Iga Swiatek made short shrift of Camila Giorgi on the John Cain court at Melbourne Park, somewhat less short shrift of Fiona Ferro a couple days later on the Margaret Court court. You see in the progress of the 19-year-old tennis star from Raszyn, which is a village near Warsaw, the making of a great champion. She already is a Grand Slam champion; in a few months, when spring is back and Paris is all in flowers, she will be defending the title she won at the French Open last September. However, there are champions and champions.
Misses Giorgi and Ferro are both great competitors, but, some 10 years more into their careers than Miss Swiatek, they play a predictable game, with power and skill but not much gray matter. Consider Tom Brady or, in the days of yore, Yogi Berra: smarts to read the opposition and choose from your own arsenal to outfox it, and discipline, what they call mental toughness, to adjust quickly and not beat yourself when things go awry.
To be sure, even the weak-heads, let alone the head cases, are great players in this physically demanding and mentally taxing, emotionally draining sport. But over time, you see the learning curves, the adaptive skills, the endurance and discipline that are mastered, or at least met, by those who will make a deep mark on the sport’s history and culture.
Despite her young age, Miss Swiatek appears to be on the way to demonstrating this simple but rare combination of qualities. Regardless of how deep a run she makes at Melbourne Park, she has assured her fans that she will be around for a while, and always worth watching.
One of her top fans is Mr. Pleszczynski, a tennis and basketball standout in high school, who was saddened when Iga Swiatek’s compatriot Agnieszka Radwanska retired three years ago. In her time the finest tactician and shot-maker on the women’s tour, the nimble Miss Aga won plenty of trophies though no Slams, likely because of her single identifiable weakness: lack of power. At five-eight, you would not call her small, but she is not built for sending the big winners and service aces, and on the last day of a Slam, even in the women’s draw, you are likely to be facing someone who can do that.
Her grace and finesse on the court, however, and her uncanny intelligence about where everything that matters is — herself, her opponent, the ball — kept Miss Aga close to the top of the rankings for 10 years. She was the most famous tennis player from Krakow since Jadwiga Jędrzejowska. Popular and admired worldwide, humanitarian and an unapologetic Catholic, global sports ambassador for Poland and for a time face of Cheesecake Factory, she was an delight to watch because her game was so varied, at once supremely shrewd and exquisitely elegant. Her sister Urszula was wonderful too, but she remained at the respectable level of Camila Giorgi or Fiona Ferro.
Iga Swiatek shares Agnieszka Radwanska’s qualities, and she can also hit with power and pace, ensuring that she is likely to be among the top seeds in every tournament she enters, and many of the finals. She has the same mental toughness Miss Radwanska displayed, based on the dictum: stay calm, even in losing matches, and keep your mind on what works rather than on what did not work a point ago. That is what America’s Sofia Kenin evidently did not do in the second round, where her evident frustration undermined her hope of defending her title.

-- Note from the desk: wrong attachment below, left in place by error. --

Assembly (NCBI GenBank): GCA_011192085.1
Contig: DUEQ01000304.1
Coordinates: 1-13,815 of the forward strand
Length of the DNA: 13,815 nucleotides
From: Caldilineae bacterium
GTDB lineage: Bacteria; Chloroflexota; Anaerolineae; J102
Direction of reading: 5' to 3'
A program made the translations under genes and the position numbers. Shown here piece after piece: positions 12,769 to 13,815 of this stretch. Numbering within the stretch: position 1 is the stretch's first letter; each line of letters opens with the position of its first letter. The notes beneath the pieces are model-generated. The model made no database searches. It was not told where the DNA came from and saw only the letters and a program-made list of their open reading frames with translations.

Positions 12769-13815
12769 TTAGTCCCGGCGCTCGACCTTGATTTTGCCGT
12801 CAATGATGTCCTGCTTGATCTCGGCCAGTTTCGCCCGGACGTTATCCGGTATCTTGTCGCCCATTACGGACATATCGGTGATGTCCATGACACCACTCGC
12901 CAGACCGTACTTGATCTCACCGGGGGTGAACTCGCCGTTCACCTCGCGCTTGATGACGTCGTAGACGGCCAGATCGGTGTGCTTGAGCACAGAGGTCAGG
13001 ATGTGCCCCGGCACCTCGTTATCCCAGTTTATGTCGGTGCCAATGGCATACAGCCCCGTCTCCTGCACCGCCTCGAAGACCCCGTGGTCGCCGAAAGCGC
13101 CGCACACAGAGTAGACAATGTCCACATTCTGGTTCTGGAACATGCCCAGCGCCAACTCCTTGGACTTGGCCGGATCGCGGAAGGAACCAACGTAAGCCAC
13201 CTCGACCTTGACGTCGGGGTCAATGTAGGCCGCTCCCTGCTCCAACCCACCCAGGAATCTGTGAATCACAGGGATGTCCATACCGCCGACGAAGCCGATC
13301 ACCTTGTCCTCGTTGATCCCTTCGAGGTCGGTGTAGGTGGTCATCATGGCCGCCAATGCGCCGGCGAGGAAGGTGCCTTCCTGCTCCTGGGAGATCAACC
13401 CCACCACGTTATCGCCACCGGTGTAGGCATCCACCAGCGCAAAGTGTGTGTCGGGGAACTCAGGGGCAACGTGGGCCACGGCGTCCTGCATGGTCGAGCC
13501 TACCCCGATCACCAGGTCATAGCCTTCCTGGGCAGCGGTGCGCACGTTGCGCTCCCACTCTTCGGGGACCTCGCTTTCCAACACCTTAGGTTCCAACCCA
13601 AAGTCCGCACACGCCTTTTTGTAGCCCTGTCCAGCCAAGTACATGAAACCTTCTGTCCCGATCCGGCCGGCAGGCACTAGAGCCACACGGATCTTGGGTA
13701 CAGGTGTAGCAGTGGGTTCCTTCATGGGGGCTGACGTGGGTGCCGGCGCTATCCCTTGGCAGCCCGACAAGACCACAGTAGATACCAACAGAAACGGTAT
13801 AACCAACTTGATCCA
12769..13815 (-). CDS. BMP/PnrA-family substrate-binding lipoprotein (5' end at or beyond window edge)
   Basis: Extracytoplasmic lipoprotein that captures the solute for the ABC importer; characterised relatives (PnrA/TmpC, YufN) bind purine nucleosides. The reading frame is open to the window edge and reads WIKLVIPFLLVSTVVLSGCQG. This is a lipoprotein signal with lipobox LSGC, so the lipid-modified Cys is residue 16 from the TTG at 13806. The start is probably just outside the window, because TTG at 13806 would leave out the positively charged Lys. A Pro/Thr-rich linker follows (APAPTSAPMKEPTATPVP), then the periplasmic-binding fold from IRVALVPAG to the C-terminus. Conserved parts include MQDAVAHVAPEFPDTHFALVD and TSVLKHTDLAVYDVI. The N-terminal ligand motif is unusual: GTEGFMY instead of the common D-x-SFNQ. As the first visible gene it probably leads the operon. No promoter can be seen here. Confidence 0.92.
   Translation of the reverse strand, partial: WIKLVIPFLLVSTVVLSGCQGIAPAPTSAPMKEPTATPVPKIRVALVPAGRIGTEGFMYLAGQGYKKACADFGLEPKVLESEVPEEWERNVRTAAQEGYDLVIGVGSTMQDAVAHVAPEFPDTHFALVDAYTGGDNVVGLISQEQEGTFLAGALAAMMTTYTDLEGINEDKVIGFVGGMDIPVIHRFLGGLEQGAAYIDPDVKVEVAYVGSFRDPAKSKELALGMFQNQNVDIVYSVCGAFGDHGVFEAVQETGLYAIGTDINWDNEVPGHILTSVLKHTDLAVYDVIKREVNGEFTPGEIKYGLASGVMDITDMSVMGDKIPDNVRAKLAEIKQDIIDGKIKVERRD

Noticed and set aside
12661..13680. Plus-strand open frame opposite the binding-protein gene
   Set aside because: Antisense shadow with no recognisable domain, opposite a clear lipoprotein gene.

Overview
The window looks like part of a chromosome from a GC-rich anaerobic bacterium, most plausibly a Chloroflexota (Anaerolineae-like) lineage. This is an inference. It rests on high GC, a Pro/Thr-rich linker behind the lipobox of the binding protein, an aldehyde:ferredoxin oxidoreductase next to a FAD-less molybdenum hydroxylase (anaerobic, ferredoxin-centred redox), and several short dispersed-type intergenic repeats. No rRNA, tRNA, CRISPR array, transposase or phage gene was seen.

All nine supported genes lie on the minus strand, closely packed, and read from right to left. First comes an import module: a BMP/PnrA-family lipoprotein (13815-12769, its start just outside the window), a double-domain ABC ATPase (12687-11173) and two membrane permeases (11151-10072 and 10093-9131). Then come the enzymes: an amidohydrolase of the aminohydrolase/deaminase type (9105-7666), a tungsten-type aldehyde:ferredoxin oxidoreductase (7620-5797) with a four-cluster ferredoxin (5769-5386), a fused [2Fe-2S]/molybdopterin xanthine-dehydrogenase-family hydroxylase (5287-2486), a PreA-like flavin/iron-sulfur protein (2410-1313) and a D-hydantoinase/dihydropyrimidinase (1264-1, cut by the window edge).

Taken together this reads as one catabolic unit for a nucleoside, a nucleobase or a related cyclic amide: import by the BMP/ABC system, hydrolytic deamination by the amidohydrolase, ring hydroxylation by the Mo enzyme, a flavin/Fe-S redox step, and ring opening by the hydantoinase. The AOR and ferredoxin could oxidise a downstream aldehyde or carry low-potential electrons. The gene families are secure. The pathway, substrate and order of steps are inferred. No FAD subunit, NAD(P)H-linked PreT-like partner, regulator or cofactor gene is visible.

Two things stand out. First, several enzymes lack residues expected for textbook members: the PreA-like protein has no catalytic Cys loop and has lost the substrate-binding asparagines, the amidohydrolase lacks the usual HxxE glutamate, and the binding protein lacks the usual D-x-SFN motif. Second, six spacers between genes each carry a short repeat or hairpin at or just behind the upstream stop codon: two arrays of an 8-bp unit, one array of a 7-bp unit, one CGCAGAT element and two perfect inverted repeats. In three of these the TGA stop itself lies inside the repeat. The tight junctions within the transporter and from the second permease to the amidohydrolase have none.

Brad Gilbert, a great tennis man and a leader in sports psychology, says: forget perfection, aim for functionality. That is a sensible attitude for most people, even if they do not play tennis.
In public life, America’s Founding Fathers thought along these lines, but today’s political types think otherwise: forget the nation’s interests and aim for the biggest train wreck possible. But let it be known that there are public courts near the Capitol, if the White House courts are taken, and we, the Friends of Rose Park (NW) and the Tennis at Fort Lincoln Park Athletic and Community Association (NE), are here to help. Free of charge. As a public service. Equipment provided (not shoes); masks required.
Iga Swiatek, seeded 15th, took the first set from Simona Halep on Sunday, which in Australia they have when we are still Saturday, retrieving shots even some men might have let go and pounding forehands to the baseline to keep her opponent on defense. But Romania’s mighty mite (she is five-six), is a thinking woman’s player too, and more experienced than her taller rival, and she found a way to turn defense into a fast-paced attacking game that repeatedly caught the fleet-footed Miss Iga off balance. The second set quickly went to Miss Halep, who maintained her pace through the deciding third. She will meet America’s Serena Williams in the quarter-finals, and we will see much of Miss Swiatek for quite a while, and it will be good.
They had wonderfully happy and enthusiastic crowds at Melbourne Park during the first week, but due to a health scare they are going into lockdown for a few days, with the hope they can reopen for the semis and finals; so the athletes will play in empty stadia. Still, the show goes on and Mr. P. will be distracted from the dismal news out of Washington, and I say that is one of the best reasons for sports.